County Championship to return to two divisions in 2022 after change in format

The County Championship will return to a two division structure next season after a vote by all 18 counties.

As a result of the coronavirus pandemic, the competition has been played using a different structure for the past two seasons.

In 2020, the inaugural edition of the Bob Willis Trophy replaced the County Championship, with a three-group conference system used for this year's campaign.

However, the county's have voted for a return to two divisions, with 10 teams playing in Division One and eight teams in Division Two.

There will also be a two-up, two-down promotion and relegation system, with the counties getting placed in their respective divisions based on which one they would have been in for the 2020 season.

As a result, Nottinghamshire find themselves in Division Two after getting relegated in 2019, despite finishing third in Division One in this year's edition of the County Championship.

A statement from the ECB read: "The England and Wales Cricket Board's role ahead of this week's vote has been to facilitate discussions between the first-class counties and provide the options available to them.

"The priority of those discussions has been to determine when and how a return to the two-division structure could best be achieved.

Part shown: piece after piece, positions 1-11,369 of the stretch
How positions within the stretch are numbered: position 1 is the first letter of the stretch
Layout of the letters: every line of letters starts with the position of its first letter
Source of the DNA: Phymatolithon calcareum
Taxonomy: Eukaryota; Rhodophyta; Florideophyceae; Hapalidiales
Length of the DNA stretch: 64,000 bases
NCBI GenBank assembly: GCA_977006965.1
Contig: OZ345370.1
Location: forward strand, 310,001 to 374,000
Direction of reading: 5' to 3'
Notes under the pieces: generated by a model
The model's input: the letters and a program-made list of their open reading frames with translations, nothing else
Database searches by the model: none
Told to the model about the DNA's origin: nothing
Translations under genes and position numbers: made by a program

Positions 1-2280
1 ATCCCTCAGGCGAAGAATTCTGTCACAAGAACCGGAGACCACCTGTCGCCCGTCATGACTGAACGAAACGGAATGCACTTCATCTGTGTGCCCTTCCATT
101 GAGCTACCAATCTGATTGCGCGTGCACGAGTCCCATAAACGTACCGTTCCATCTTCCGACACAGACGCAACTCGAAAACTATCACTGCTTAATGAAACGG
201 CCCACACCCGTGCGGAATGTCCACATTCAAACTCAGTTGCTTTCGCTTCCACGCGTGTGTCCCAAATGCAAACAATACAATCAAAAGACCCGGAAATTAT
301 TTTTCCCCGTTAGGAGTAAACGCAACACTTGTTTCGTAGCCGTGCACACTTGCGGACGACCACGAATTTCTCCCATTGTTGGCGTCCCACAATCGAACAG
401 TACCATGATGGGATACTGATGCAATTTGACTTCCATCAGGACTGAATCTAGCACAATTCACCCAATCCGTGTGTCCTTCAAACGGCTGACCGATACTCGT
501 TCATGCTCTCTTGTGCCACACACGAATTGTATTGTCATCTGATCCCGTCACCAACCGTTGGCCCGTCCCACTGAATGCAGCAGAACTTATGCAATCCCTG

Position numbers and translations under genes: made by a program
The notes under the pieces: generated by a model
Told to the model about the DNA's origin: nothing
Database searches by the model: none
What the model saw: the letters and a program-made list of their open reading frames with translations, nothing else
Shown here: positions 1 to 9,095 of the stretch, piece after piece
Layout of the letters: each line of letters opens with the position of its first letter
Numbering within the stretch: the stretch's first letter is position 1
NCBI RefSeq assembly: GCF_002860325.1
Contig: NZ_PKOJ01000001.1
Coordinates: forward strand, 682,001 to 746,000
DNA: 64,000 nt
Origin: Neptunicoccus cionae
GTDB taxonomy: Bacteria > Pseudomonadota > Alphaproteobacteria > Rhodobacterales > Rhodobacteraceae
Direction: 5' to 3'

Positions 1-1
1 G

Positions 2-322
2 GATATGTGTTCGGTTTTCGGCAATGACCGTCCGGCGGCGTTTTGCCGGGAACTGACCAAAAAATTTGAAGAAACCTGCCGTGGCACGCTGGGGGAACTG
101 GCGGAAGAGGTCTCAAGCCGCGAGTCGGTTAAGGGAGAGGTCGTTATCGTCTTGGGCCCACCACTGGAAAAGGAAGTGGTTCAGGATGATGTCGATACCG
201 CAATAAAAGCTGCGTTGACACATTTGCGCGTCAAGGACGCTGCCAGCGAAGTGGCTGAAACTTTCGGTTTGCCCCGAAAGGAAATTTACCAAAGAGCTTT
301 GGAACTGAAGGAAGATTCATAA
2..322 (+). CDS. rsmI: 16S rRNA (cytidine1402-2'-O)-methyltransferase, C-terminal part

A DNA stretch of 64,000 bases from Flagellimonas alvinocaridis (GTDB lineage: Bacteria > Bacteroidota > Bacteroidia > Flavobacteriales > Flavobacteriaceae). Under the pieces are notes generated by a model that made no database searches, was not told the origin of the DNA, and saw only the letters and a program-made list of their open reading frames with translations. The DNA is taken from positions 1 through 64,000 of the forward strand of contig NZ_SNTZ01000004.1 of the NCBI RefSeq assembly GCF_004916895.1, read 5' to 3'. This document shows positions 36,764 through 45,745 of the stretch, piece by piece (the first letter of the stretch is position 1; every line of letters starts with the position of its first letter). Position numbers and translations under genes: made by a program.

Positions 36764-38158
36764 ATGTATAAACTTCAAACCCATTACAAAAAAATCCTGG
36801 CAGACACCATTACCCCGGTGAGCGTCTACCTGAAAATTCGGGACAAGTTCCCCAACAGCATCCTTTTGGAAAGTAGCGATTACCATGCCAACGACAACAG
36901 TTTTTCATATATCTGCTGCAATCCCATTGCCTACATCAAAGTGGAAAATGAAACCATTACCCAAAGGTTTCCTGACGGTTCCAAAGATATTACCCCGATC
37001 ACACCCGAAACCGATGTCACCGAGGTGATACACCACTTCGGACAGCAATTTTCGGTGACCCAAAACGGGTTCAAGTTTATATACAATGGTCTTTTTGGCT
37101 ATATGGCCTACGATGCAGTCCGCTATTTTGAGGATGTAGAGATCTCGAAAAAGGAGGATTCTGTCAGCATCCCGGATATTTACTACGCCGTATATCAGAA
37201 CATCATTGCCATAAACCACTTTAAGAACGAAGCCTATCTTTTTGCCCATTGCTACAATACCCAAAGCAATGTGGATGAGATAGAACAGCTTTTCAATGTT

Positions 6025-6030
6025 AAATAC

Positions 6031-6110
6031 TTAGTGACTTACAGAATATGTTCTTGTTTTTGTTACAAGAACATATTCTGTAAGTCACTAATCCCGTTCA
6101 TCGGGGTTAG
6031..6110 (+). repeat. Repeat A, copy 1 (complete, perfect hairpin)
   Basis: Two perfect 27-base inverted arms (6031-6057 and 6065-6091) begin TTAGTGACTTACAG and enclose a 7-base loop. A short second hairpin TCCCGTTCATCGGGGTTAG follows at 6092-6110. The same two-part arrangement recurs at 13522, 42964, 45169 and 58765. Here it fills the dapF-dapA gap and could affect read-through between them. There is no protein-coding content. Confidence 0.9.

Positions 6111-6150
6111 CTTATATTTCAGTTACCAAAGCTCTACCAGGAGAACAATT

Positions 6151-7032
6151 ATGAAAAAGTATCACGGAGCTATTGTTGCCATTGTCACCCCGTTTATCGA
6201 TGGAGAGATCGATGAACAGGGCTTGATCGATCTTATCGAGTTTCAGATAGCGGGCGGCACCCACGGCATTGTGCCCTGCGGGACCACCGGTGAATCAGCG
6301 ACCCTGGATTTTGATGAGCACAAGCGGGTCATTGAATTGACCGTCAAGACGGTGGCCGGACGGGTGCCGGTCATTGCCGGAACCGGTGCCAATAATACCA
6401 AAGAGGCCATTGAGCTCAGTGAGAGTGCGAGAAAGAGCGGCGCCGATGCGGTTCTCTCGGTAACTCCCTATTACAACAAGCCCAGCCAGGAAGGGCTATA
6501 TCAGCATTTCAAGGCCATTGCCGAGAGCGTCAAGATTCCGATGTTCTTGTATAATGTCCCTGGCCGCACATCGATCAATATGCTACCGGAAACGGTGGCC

"The process to transition to that structure had begun during the 2019 LV= Insurance County Championship. At the end of that season three counties were promoted from Division Two (Lancashire, Northamptonshire, Gloucestershire) while the last-placed Division One county (Nottinghamshire) was relegated.

"A two-division Championship has, however, not taken place since then due to Covid-19. But it has always been the intention of the first-class counties and the ECB to return to the two-division structure at the earliest opportunity.

"After the vote to change the format of men's first-class cricket in 2020 and 2021 to mitigate against the impact of Covid-19, this week's vote also considered the option to play one further year of the seeded group structure that was successfully staged this summer.

"Although there was support from counties to use the 2022 season as a way to step back to a two-divisional structure, there was not the two-thirds majority that was required."

Division One: Essex, Gloucestershire, Hampshire, Kent, Lancashire, Northamptonshire, Somerset, Surrey, Warwickshire, Yorkshire.

Division Two: Durham, Derbyshire, Glamorgan, Leicestershire, Middlesex, Nottinghamshire, Sussex, Worcestershire.

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